DURING this pandemic, we usually hear the word “flattening the curve” from our medical experts. What does it mean? It means inhibiting new infections to reduce the number of cases at any given time, allowing health care services to better manage the volume of patients.
You may have seen a graph on social media called flattening the curve. The graph shows a tall, narrow curve and a short, wide curve. Through the graph is a line that shows how many people are sick that hospitals can treat. The tall curve goes above the line. That means too many people are sick at one time. We won’t have enough hospital beds for all the people who will need treatment. The flatter curve shows what happens if the spread of the virus slows down. The same number of people may get sick, but the infections happen over a longer span of time, so hospitals can treat everyone.
Now, there is a new term, “flatten the fear.” There is a group of doctors in the US who is advocating this. It is being replicated in the Philippines by some medical experts. The advocates said: “Together we ‘flattened the curve.’ Now, it’s time to ‘flatten the fear.’” Doctors from different countries are saying, “It’s okay to get back to work and re-open their respective country.”
The Philippines’ group is headed by former Health Secretary Jaime Galvez-Tan.
The group recommended hydroxychloroquine (HCQ) as an oral prophylaxis or as a preventive measure against Covid-19. Called Concerned Doctors and Citizens of the Philippines (CDC-Phi), the group touted HCQ as an effective, safe, inexpensive and readily available intervention that focuses on early treatment and home quarantine for most patients and as a prophylaxis for high-risk individuals, such as medical frontliners.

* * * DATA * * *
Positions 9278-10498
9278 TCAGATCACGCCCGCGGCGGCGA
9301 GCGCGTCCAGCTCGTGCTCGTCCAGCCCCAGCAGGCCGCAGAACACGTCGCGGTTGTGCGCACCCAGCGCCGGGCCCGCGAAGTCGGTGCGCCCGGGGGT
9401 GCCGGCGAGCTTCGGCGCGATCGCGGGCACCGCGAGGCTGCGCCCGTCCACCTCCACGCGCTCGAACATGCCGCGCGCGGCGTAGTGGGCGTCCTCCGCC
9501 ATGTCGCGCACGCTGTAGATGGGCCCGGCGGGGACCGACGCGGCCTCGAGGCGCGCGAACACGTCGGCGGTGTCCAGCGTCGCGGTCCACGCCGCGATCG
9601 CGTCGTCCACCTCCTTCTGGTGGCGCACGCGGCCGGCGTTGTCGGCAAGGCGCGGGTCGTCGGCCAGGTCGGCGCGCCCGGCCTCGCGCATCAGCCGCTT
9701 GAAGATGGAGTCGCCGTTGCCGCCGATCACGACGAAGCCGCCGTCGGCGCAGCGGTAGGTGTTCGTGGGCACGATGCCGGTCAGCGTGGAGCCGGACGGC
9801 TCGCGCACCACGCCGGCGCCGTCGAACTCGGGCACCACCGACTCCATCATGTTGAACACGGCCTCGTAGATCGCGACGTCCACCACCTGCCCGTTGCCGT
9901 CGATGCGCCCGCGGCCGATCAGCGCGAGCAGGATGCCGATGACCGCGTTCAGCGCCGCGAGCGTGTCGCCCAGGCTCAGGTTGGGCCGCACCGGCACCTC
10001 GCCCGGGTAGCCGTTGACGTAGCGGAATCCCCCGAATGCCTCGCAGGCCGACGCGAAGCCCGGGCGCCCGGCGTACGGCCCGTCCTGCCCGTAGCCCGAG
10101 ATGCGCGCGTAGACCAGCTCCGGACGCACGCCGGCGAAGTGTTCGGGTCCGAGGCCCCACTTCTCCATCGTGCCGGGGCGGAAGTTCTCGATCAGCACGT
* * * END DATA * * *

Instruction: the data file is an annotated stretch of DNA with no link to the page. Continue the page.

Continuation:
They proposed to President Rodrigo Duterte that the country adopt a national protocol for prophylaxis and early treatment of Covid-19, aimed at reducing hospitalization and preventing loss of lives.
The group is also advocating for an end to quarantine lockdowns so that people can rebuild their lives. They group is willing to sit down with the Inter-agency Task Force for the Management of Emerging Infectious Disease (IATF) to discuss their proposal that can be implemented at the barangay level.
The World Health Organization (WHO) removed the HCQ as one of the drugs included in the solidarity trial for possible Covid-19 cure. The WHO said it discontinued the use of HCQ, which is used in treating malaria, after it was proven that it did not offer any reduction in mortality among hospitalized Covid-19 patients. However, some members of the CDC-PH claimed that most countries that did not use HCQ had a higher case fatality rate than countries that used it.
Galvez-Tan also urged the public to go out and experience the sun, soak up vitamin D, which he claimed could help boost the immune system. Most of the studies show that if you are outside, the less likely or almost no Covid-19 transmission happens as long as we are not jampacked like sardines, Galvez-Tan said. However, both Food and Drug Administration (FAD) here and in the US caution against the use of HCQ for Covid-19 outside the hospital setting or a clinical trial due to risk of heart rhythm problems.
Well, who am I to question the opinion of these medical experts? But their move is too abrupt. Experts are even debating on the distance between two passengers in public utility vehicles and promote social distancing as a protocol of preventing transmission. But here‘s some group pushing for an option, the use of medicine that is not acknowledged by no less than the FDA, a regulatory body for medicinal business and WHO, whose mandate is advocating universal healthcare, monitoring public health risks, coordinating responses to health care emergencies and promoting human health and well being. Why should we gamble?